ERBIL, Iraqi Kurdistan — As voters at home wait for President Donald Trump to deliver on signature campaign promises, the Kurds – key allies hoping for change from Obama’s disastrous policies – now have a reason for disappointment.
In a last-ditch effort against this month’s Kurdish independence bid, the White House declared that the United States “does not support” the Kurdish intention to hold a referendum, adding that the referendum is “distracting from efforts to defeat ISIS and stabilize liberated areas” and that the Kurds should call off the “particularly provocative and destabilizing” vote.
After a century of war, genocide, and oppression, White House Press Secretary Sarah Huckabee Sanders – alongside Iran and Turkey – is the latest to tell the Kurds that they still do not have the right to self-determination.
These statements follow a visit to Iraqi Kurdistan by Defense Secretary James Mattis and calls from Secretary of State Rex Tillerson to postpone the referendum.
This flurry of efforts culminated with White House Special Envoy Brett McGurk’s visit in which he met first with elements of Kurdish opposition more closely aligned with Baghdad and Iran before meeting with Kurdistan Region President Massoud Barzani. It appeared McGurk’s intention was to further divide the Kurdish political landscape along long-running fault lines.
What if a foreign superpower dispatched senior emissaries to meddle in American state politics? What would American voters say to French or Chinese officials doing the same thing in their country?
The “timing” is always cited as an issue, but a guaranteed, internationally-sanctioned alternative date is never offered.
Another suggestion by Western leaders is that the referendum “lacks international legitimacy.” However, a quick read of the U.N. Charter and certain resolutions, the Montevideo Convention, and the post-Cold War Vienna Declaration and Charter of Paris shows they all support the right of self-determination for the Kurds. These documents do not grant exceptions to human rights based on “timing” or other transient concerns of foreign powers.
If Britain, Scotland, Catalonia, Quebec – and even Texas and California can secede – why can’t the Kurds? From which authority does the White House get the power to determine the fates of other peoples on other continents?
It appears in this case that the international community lacks both the moral authority and the legal grounds to declare a referendum for self-determination “illegitimate.”
America’s $22 million in direct aid to the Iraqi Kurdish forces runs dry this month, while cash, arms, and humanitarian aid still flows to Baghdad and the Iranian-backed Islamist proxies with which it operates in tandem. It is unknown when or if additional American aid for the Kurds will arrive.
The only territory still held by ISIS and bordering Iraqi Kurdistan is the Hawija pocket, which the Peshmerga are set to liberate as early as this month. ISIS’s abilities to wage offensive operations was eradicated long ago. Perhaps ISIS is now just a convenient excuse.
What does this message send to weary Kurds in Syria, who now find themselves cornered by Assad, Iran, Russia, and Turkey? America made clear to Syrian Kurds on Tuesday that it does not support elections in their enclaves. Does American aid and tepid moral support wane the moment ISIS ends and the pursuit of Kurdish rights begin?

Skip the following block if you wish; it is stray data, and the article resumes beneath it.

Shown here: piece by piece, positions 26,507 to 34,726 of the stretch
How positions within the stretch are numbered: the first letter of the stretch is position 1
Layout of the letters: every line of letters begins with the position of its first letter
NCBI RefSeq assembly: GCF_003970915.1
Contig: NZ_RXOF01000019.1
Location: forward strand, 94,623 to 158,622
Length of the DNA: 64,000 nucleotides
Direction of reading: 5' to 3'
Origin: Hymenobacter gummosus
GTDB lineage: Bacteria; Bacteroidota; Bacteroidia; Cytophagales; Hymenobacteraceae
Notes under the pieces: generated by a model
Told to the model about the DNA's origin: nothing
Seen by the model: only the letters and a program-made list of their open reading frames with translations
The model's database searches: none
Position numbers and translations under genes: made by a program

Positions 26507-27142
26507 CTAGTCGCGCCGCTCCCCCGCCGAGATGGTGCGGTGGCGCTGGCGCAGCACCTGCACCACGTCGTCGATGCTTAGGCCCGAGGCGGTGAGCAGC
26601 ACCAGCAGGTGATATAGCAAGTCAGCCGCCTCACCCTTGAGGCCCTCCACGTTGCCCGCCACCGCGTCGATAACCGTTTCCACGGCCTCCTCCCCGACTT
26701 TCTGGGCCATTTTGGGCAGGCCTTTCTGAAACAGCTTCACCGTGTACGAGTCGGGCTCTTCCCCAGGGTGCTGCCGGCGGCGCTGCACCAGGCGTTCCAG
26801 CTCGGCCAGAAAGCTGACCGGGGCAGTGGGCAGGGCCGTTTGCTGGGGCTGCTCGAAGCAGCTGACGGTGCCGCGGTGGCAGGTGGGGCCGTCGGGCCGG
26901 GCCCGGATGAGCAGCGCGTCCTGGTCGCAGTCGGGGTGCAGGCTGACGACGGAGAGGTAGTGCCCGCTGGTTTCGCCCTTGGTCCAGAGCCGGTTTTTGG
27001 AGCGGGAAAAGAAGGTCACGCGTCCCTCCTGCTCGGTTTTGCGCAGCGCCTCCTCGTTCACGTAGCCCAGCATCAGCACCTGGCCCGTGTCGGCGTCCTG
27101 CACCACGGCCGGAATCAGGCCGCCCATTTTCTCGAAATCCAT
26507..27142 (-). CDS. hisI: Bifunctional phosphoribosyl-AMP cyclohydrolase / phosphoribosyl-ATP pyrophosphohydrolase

What will the United States tell the Kurds the next time they must endure a wave of violence, instability, and hordes of refugees?
Where is the reward for the sacrifices of the Kurds, who drove back the world’s most dangerous terrorists, who were flush with western armaments and volunteers?
The Kurds bear witness to many false promises and assurances for their human rights and dignity.
President Trump’s policies reek of Henry Kissinger’s infamous betrayal in 1975 when the Kurds were abandoned to Saddam Hussein’s wrath after they were no longer useful for confronting Saddam and the inaction of President George H.W. Bush after he instigated an ill-fated Kurdish uprising against Saddam in 1991. As far back as Woodrow Wilson, the principle of Kurdish self-determination was endorsed and then rescinded for geopolitical demands of the time.
President Barzani isn’t buying it this time, declaring, “For a state… to come and say that it is not legitimate, we refuse to listen to such talks from anyone, from any state.”
Answering calls to postpone the vote, President Barzani asked: “If you don’t recognize it now, how would you recognize it at a later time?”
In Kosovo’s capital city, a huge golden statue of President Bill Clinton overlooks an eponymous boulevard – standing testimony to his and America’s popularity in Europe’s newest country.
In Kurdistan – America’s staunchest regional ally alongside Israel – this deep respect for America and President Trump is beginning to fray. The Kurdish babies and businesses named after President Trump is a trend that likely ended in the last week.
The United States used to promote a shining moral clarity and human freedom. It now continues a decades-long wake of no-win wars and ill-advised, ill-timed interventions which President Trump seems bound to continue while failing to stand with a key ally in a defining moment.
This article appeared originally in Breibart was reprinted with permission from the author.
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